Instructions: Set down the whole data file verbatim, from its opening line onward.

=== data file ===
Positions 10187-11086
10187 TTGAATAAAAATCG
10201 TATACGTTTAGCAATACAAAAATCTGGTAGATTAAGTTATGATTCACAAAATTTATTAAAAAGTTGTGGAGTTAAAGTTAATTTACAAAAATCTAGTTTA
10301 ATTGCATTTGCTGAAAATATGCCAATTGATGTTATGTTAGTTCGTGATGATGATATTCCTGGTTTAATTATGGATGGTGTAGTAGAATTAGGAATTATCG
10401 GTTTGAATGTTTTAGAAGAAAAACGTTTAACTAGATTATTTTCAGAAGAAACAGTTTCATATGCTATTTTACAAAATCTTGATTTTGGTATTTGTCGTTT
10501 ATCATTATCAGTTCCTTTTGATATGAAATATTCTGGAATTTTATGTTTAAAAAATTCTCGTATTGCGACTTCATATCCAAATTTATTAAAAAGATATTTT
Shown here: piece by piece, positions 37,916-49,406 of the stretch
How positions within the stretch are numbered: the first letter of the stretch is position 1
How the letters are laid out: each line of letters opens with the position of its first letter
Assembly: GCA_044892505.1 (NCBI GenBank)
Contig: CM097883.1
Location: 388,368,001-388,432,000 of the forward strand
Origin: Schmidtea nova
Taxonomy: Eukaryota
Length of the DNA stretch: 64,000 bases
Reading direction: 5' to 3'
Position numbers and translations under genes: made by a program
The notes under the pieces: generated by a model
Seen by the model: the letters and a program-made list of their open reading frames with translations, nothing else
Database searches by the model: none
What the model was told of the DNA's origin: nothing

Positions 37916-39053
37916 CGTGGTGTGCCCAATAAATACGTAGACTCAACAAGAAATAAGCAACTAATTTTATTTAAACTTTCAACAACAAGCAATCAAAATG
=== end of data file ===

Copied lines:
Positions 10187-11086
10187 TTGAATAAAAATCG
10201 TATACGTTTAGCAATACAAAAATCTGGTAGATTAAGTTATGATTCACAAAATTTATTAAAAAGTTGTGGAGTTAAAGTTAATTTACAAAAATCTAGTTTA
10301 ATTGCATTTGCTGAAAATATGCCAATTGATGTTATGTTAGTTCGTGATGATGATATTCCTGGTTTAATTATGGATGGTGTAGTAGAATTAGGAATTATCG
10401 GTTTGAATGTTTTAGAAGAAAAACGTTTAACTAGATTATTTTCAGAAGAAACAGTTTCATATGCTATTTTACAAAATCTTGATTTTGGTATTTGTCGTTT
10501 ATCATTATCAGTTCCTTTTGATATGAAATATTCTGGAATTTTATGTTTAAAAAATTCTCGTATTGCGACTTCATATCCAAATTTATTAAAAAGATATTTT
Shown here: piece by piece, positions 37,916-49,406 of the stretch
How positions within the stretch are numbered: the first letter of the stretch is position 1
How the letters are laid out: each line of letters opens with the position of its first letter
Assembly: GCA_044892505.1 (NCBI GenBank)
Contig: CM097883.1
Location: 388,368,001-388,432,000 of the forward strand
Origin: Schmidtea nova
Taxonomy: Eukaryota
Length of the DNA stretch: 64,000 bases
Reading direction: 5' to 3'
Position numbers and translations under genes: made by a program
The notes under the pieces: generated by a model
Seen by the model: the letters and a program-made list of their open reading frames with translations, nothing else
Database searches by the model: none
What the model was told of the DNA's origin: nothing

Positions 37916-39053
37916 CGTGGTGTGCCCAATAAATACGTAGACTCAACAAGAAATAAGCAACTAATTTTATTTAAACTTTCAACAACAAGCAATCAAAATG